Designing a sans-serif typeface is often more challenging for beginners because the features that distinguish such typefaces are much more subtle. Meanwhile, if you're a more advanced type designer, you might want to explore the world of variable fonts. As the name suggests, variable fonts allow type designers to personalise their letters, essentially enabling one font to act like multiple fonts. For more advice on this, see our 4 steps to using variable fonts.

03. Start your font design from scratch

One good way to get started with font design is by digitising your own handwriting. This can be a useful practice exercise because handwriting is so individual. Avoid basing your design on the outline of an existing typeface. 'Helvetica with wings' won't produce a better typeface or help you develop your skills as a type designer. This should go without saying, but typefaces like these get submitted (usually unsuccessfully) to foundries fairly regularly.

04. Try designing fonts by hand

Even if you're a Bézier curve master, it's a good idea to define your letterforms by hand in the first instance. Articulating certain shapes via a computer from the outset can be awkward and time-consuming.

Try to create graceful shapes on paper for the first few characters, and then refine them digitally. Further characters can then be designed on-screen by matching key features, such as terminal endings and stroke widths.

Note that the hand naturally draws smoother, more accurate curves in a concave arc pivoted by the arm and wrist. To take advantage of this, keep turning your paper rather than adjusting your position or drawing against this pivot point.

05. Use control characters for your font design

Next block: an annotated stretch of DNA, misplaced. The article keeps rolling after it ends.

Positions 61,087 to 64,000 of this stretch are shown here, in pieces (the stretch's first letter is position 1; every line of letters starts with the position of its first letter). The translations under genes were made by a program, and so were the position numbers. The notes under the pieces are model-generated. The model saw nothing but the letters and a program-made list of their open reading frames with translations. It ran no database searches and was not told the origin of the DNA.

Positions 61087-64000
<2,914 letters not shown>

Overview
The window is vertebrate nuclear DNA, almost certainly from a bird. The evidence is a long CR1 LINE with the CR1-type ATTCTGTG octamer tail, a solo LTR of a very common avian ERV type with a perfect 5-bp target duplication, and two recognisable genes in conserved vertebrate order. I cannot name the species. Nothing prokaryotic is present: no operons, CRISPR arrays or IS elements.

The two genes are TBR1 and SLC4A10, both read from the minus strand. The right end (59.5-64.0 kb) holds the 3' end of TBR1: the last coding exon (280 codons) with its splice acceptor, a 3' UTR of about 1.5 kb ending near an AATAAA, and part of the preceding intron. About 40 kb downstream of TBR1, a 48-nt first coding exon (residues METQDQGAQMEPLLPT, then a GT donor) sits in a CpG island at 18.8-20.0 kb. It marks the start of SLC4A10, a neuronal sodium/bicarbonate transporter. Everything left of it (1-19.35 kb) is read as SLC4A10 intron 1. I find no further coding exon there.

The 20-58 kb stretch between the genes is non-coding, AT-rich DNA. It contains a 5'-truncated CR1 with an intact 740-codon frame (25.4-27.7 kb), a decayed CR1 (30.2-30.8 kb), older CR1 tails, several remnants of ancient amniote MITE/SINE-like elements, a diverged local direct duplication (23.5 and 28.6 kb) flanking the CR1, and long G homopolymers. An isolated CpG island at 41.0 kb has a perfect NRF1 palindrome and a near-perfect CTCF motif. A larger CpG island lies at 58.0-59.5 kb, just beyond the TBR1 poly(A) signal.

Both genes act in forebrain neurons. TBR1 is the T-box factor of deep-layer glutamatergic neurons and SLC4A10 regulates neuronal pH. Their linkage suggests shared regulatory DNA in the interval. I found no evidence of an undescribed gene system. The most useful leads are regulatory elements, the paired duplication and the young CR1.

It makes sense to start your font design with certain characters that will help set the style of your typeface. You can then bring in the other characters in a harmonious way.

These initial characters are often called 'control characters' since they serve to control the design. In a lowercase Latin typeface, they would be the 'n' and o, and in the uppercase, 'H' and 'O' are often used. You can then steadily add to these. The word 'adhesion' is often used as an exa,ple to test a font design's basic proportions.

06. Move to your computer

Font design: Close up of a hand drawing some illustrated type

Manually tracing your letterforms can be beneficial

There are a variety of ways to get your drawings onto the computer. Some people advocate tracing programs, however I prefer manually tracing my drawings because I want full control over where the points on my curves go.

Most software requires a well-defined drawing to work with effectively, so when you're happy with a sketched character, try outlining it with a fine tipped pen (to get a shape edge) and then fill in the shape with a marker.

You can then take a snap with your phone's camera (see our best cameraphones post if you need an upgrade), and send it to your computer.

07. Choose your software

Many designers from a graphic design background will naturally turn straight to Adobe Illustrator to start drawing their type. For drawing individual letterforms and experimenting, this is fine, but it will soon become obvious that this isn't the right tool for creating a whole typeface.